D.R.: Easter’s wild hare | VailDaily.com

D.R.: Easter’s wild hare

Don Rogers

I love the mysteries of life and existence. The mystery equalizes we humans. Our brightest are only incrementally smarter than the dummies on this scale. We share eternal ignorance together.

Rich, poor; genius, retard; First World, Third World. We all have this in common: We simply do not know.

Sure, some pretend. The Rev. Pat Robertson pretends to have God’s ear. Or maybe he believes it’s really true. If so, how depressing. That’s all God has to talk about? Please.

Likewise with the zealots of each faith. It’s hard to believe that they believe that all this is so, so small, and so, so petty.

Today is Easter, the most fantastic of the Christian stories. The Easter bunny and colored eggs, which predate Christianity, show how faiths build upon each other. Even resurrection shows up in legends predating Christianity. The Christian story is not so much original as taking from the faiths before it, just as assuredly the next major faiths will take from Christianity, and Islam, and Hinduism, Budhism and Judaism (just as Christianity and Islam did).

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The Longevity Project is an annual campaign to help educate readers about what it takes to live a long, fulfilling life in our valley. This year Kevin shares his story of hope and celebration of life with his presentation Cracked, Not Broken as we explore the critical and relevant topic of mental health.

It’s all part of the world growing up, although sometimes it looks like a race between maturity and destruction. Now there’s a classic definition for adolescence.

Speaking of growing up and humanity’s move from God the mother to God the father and humans created in His image: If we are like God, and He is the father, wouldn’t the characteristics of a father’s love of the child follow pretty much along the same path?

So, how I feel about my children should follow at least roughly with how God the Father feels about me. That doesn’t seem to fit the sermons or the Bible as I’ve read it. God the Father in the Old Testament, I hate to say, but he seems pretty juvenile, rather like the little boy who pulls wings off bugs. He seems to grow up through the text, though he demands a rather weird sacrifice of Jesus.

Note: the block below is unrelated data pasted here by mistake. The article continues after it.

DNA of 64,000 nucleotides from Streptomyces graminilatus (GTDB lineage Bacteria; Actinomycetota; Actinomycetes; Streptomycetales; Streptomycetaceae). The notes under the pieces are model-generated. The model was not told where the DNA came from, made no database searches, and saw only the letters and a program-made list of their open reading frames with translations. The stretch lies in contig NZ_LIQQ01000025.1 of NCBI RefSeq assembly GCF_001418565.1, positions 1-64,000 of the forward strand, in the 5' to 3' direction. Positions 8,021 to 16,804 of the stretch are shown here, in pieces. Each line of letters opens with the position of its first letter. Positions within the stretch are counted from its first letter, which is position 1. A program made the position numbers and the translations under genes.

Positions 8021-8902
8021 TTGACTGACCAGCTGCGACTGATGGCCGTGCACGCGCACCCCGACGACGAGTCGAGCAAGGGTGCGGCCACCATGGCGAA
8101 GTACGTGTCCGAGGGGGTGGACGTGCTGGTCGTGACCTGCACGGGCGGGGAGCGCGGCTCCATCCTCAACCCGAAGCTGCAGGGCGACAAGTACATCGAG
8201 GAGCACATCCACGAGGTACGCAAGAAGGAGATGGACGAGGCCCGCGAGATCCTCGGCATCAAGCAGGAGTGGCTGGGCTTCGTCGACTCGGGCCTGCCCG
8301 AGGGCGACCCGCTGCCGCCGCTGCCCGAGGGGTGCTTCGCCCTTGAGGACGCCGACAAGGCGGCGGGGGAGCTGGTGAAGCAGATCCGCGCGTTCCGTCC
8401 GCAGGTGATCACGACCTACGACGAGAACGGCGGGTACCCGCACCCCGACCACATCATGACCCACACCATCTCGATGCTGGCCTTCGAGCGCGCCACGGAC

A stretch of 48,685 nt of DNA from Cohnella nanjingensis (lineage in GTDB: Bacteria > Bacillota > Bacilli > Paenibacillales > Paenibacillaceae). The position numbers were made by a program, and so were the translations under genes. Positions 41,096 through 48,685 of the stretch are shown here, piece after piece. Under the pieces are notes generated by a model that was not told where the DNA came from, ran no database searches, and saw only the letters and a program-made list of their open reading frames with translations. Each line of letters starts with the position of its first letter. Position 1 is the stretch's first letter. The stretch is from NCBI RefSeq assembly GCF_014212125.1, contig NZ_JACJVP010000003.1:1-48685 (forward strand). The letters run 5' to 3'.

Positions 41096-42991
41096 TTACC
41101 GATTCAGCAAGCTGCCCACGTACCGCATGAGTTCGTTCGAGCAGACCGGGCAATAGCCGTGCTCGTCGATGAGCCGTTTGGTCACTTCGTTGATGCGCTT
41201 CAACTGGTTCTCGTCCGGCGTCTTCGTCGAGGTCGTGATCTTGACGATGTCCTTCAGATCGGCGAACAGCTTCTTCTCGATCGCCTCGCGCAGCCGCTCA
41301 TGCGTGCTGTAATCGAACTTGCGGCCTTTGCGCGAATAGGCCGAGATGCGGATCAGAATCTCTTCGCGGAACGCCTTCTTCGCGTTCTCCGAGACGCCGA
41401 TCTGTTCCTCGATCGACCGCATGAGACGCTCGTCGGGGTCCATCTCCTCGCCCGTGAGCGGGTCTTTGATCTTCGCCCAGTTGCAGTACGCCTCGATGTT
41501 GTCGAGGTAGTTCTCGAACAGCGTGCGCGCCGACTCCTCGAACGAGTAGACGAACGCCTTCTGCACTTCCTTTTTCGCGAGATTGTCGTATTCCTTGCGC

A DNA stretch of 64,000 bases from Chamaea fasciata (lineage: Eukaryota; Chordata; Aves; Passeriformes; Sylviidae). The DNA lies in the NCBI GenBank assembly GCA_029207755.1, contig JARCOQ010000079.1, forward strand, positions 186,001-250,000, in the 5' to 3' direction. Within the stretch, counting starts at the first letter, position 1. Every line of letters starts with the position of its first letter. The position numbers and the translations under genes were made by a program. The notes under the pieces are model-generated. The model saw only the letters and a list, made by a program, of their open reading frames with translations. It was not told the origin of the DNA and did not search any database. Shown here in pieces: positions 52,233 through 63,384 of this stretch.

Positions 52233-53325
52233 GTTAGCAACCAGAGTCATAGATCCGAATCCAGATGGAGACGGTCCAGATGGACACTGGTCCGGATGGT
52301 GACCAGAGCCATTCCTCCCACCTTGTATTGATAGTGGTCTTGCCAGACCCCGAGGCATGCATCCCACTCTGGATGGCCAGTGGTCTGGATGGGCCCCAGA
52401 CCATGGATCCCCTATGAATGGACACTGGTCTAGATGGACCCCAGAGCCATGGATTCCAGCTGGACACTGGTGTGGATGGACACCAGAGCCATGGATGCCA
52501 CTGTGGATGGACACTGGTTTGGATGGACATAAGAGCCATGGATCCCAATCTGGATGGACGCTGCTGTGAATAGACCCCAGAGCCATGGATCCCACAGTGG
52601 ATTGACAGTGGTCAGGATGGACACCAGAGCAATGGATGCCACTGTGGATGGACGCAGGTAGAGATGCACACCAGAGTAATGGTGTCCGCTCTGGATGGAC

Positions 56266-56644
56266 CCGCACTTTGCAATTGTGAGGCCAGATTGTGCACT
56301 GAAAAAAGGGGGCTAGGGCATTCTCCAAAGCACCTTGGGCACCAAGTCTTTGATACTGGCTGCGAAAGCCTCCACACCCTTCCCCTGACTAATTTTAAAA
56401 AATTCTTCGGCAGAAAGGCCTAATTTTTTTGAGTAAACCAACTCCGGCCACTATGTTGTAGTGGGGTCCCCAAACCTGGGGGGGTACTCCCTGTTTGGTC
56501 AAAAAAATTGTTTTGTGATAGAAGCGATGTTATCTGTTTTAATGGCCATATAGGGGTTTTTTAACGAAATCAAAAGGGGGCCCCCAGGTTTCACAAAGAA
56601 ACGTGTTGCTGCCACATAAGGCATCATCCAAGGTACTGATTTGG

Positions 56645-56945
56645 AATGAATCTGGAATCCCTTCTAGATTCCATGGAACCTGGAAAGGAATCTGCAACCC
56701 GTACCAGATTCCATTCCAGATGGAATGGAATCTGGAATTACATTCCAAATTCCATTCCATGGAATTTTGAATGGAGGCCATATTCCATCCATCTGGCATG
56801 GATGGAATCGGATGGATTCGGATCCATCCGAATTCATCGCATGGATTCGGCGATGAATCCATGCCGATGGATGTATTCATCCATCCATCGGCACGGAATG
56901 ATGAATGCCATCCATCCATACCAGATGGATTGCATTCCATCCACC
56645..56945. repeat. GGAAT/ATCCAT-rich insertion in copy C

Our faith, particularly our fundamentalist impulse of it, doesn’t square at all with how I view my children. Sure, I want, I even demand, them to live up to certain standards. But I don’t have a pit out back where I’d throw them to live in horror and pain for the rest of their days for failing to mind me, though. And I wouldn’t favor them with riches for doing as I ask.

I just have my love for them, however life goes. I don’t love them less for disobedience, or more for following my instructions precisely. It’s much more complicated than that.

They are their own people, as they should be. They must live and learn from their own living. I will help them as I can, through support, leading discussion, asking questions, listening, praying for them. We all pray for our kids, even if we don’t recognize it as such.

We don’t disown them, abandon them, refuse them ” unless there is something really wrong with us.

So my unholy view of God the Father includes none of the crap about righteousness, judgment, punishment, banishment, vengeance, jealousy, human rules, Scripture’s rules ” any of it.

I have more faith in Him than that, to put it simply.

Fathers teach. They test only as part of teaching, to see what the children have learned. Life, then, is about learning in the end.

That’s my core belief. We’re here to learn. And there’s about an eternity’s worth of lessons for us, between string theory and how the hare hops into today’s Easter celebration. There’s a lot of mystery out there.

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